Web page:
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1/96 Albacore (after Phase III coversion 1961)

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  • HardRock
    replied
    Originally posted by He Who Shall Not Be Named View Post

    No doubt you're a helicopter jockey -- all that complexity for a gear-box!

    KISS, you moron!

    Inner shaft directly driven by one motor, the outer shaft driven by a gear that girdles it which is driven by a gear of like diameter by the other motor. Done! A sloppy fit between those gears mitigates water-hammer effects.

    KISS, damit! …. KISS

    You people!

    David
    The Horrible
    Well yes.....but no. There isn't enough room in the arse of this thing to allow much of a dog bone connection to anything. I didn't show it in the photographs but the two driven shafts line up perfectly with the output shafts of the SD. Two pieces of silicon tube will make the connection both simple, direct and noise free. No room for a wet motor either unfortunately although I did consider using a tandem out rigger (but then I realised that I sent the only one I had to YOU!) Helicopters rule - wings are for faries!

    Leave a comment:


  • He Who Shall Not Be Named
    replied
    Originally posted by JHapprich View Post
    Fascinating.but were would i get souch engine? Jörg
    Buy an 'outrunner' type brushless motor and modify it with a case bearing and slip-rings. Not for beginners!

    David

    Leave a comment:


  • JHapprich
    replied
    Fascinating.but were would i get souch engine? Jörg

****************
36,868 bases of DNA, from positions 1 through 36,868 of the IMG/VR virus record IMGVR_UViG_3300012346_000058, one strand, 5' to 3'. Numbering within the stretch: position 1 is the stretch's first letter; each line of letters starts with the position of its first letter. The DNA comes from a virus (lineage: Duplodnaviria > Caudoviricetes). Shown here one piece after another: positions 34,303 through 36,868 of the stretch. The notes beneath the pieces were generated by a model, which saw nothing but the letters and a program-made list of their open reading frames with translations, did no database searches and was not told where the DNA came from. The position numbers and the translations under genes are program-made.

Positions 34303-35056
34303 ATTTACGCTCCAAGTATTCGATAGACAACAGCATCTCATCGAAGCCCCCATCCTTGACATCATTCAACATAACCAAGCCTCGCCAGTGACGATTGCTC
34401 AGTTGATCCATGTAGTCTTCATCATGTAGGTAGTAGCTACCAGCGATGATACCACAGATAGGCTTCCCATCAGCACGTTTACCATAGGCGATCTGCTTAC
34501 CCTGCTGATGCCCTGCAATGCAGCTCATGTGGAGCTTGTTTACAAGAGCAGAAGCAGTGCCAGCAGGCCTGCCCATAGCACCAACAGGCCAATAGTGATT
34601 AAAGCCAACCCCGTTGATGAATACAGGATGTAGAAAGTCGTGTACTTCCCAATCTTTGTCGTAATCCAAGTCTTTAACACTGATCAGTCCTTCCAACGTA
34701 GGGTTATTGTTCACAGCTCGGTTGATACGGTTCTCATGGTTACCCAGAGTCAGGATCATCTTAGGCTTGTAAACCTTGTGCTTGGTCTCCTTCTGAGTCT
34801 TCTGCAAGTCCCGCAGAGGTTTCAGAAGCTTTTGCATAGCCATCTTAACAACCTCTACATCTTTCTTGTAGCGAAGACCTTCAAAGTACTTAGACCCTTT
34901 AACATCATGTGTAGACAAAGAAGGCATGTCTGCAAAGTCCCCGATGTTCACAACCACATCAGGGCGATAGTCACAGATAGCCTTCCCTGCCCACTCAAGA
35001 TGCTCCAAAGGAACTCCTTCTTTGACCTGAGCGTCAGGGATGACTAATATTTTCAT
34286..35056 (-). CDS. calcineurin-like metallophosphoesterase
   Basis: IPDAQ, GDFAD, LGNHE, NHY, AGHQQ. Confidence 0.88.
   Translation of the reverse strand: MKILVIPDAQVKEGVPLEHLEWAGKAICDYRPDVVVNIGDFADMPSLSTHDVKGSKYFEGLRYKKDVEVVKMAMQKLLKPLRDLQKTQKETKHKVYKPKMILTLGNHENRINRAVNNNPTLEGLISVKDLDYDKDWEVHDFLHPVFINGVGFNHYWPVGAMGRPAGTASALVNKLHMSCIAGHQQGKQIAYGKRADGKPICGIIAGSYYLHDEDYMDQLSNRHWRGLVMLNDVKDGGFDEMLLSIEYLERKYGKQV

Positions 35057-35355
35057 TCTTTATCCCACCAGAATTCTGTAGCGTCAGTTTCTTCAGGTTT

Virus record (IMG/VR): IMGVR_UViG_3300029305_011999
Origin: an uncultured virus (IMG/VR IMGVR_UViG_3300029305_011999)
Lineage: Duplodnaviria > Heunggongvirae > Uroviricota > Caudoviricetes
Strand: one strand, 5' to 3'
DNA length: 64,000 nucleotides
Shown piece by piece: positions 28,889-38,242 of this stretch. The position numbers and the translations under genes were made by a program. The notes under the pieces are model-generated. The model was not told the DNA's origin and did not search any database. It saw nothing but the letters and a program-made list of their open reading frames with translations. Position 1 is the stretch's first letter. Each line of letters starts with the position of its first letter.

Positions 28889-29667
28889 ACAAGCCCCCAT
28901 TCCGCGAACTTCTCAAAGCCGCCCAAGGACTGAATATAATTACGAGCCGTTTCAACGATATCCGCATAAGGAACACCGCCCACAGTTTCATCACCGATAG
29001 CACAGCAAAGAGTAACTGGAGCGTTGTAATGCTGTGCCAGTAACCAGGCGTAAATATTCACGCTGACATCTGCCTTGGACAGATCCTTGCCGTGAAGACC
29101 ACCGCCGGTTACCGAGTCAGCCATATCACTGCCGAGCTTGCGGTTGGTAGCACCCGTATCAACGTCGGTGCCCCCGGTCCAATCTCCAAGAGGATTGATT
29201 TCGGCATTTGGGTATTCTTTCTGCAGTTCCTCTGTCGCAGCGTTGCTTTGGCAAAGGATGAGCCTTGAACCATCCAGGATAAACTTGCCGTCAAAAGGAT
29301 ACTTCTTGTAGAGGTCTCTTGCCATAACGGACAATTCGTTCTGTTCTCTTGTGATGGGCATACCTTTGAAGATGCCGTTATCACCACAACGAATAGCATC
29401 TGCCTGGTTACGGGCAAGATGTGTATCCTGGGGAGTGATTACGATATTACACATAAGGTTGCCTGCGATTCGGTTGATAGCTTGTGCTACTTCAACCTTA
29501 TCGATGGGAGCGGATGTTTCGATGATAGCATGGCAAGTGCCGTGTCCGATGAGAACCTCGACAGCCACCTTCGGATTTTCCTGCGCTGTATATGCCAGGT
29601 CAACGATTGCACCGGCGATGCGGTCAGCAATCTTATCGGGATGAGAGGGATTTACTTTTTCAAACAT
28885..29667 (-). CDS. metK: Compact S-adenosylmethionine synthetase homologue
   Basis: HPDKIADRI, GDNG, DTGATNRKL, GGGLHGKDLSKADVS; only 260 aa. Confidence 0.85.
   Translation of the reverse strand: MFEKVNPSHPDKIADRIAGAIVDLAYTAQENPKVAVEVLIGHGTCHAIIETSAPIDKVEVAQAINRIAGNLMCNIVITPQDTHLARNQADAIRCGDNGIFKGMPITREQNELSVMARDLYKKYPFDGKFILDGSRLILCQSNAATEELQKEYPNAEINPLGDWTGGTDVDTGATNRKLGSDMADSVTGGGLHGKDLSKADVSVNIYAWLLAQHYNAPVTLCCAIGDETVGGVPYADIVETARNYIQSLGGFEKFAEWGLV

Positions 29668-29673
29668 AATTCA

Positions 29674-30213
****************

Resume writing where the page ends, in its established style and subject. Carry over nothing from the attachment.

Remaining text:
Leave a comment:


  • He Who Shall Not Be Named
    replied
    Originally posted by JHapprich View Post

    Maybe i am wrong, but isnt there still actio=reactio. Would not the engine disable itself with such an arrangement? And how would one attach it to the hull?
    Both the motor body and motor armature are on bearings that permit rotation. Power is fed to the motor through slip-rings. Such an arrangement was a feature of the MK 37 torpedo. Crazy on first consideration, but turns out to be a dirt-simple solution to the concentric shaft counter-rotation problem.

    David

    Leave a comment:


  • JHapprich
    replied
    Originally posted by DrSchmidt View Post
    Why all the mechanics? Why don't you take a slow spinning brushless motor and connect the inner schaft to the shaft of the motor and the outer shaft to the motor housing? Inherently momentum-free.....
    Maybe i am wrong, but isnt there still actio=reactio. Would not the engine disable itself with such an arrangement? And how would one attach it to the hull?

    Leave a comment:


  • He Who Shall Not Be Named
    replied
    Originally posted by DrSchmidt View Post
    Why all the mechanics? Why don't you take a slow spinning brushless motor and connect the inner schaft to the shaft of the motor and the outer shaft to the motor housing? Inherently momentum-free.....
    Absolutely. Torque balanced, simple, and those motors take well to fresh water. Good call, Doctor.

    David

    Leave a comment:


  • DrSchmidt
    replied
    Why all the mechanics? Why don't you take a slow spinning brushless motor and connect the inner schaft to the shaft of the motor and the outer shaft to the motor housing? Inherently momentum-free.....

    Leave a comment:


  • He Who Shall Not Be Named
    replied
    Originally posted by HardRock View Post
    its raining up here today ans so there was a bit of time for a play in the shed. The Albacore will need some form of gearbox and I have experimented with three or four differend designs over the last few years. All of those old designs took a single engine input and split it into contra rotating, co-axial shafts. They all worked but there was a lot of friction and they all suffered when immerced in water. This time I am going to use a twin engine SD; the one that I use in the Zulu and make a simpler twin input design. Like this;

    Click image for larger version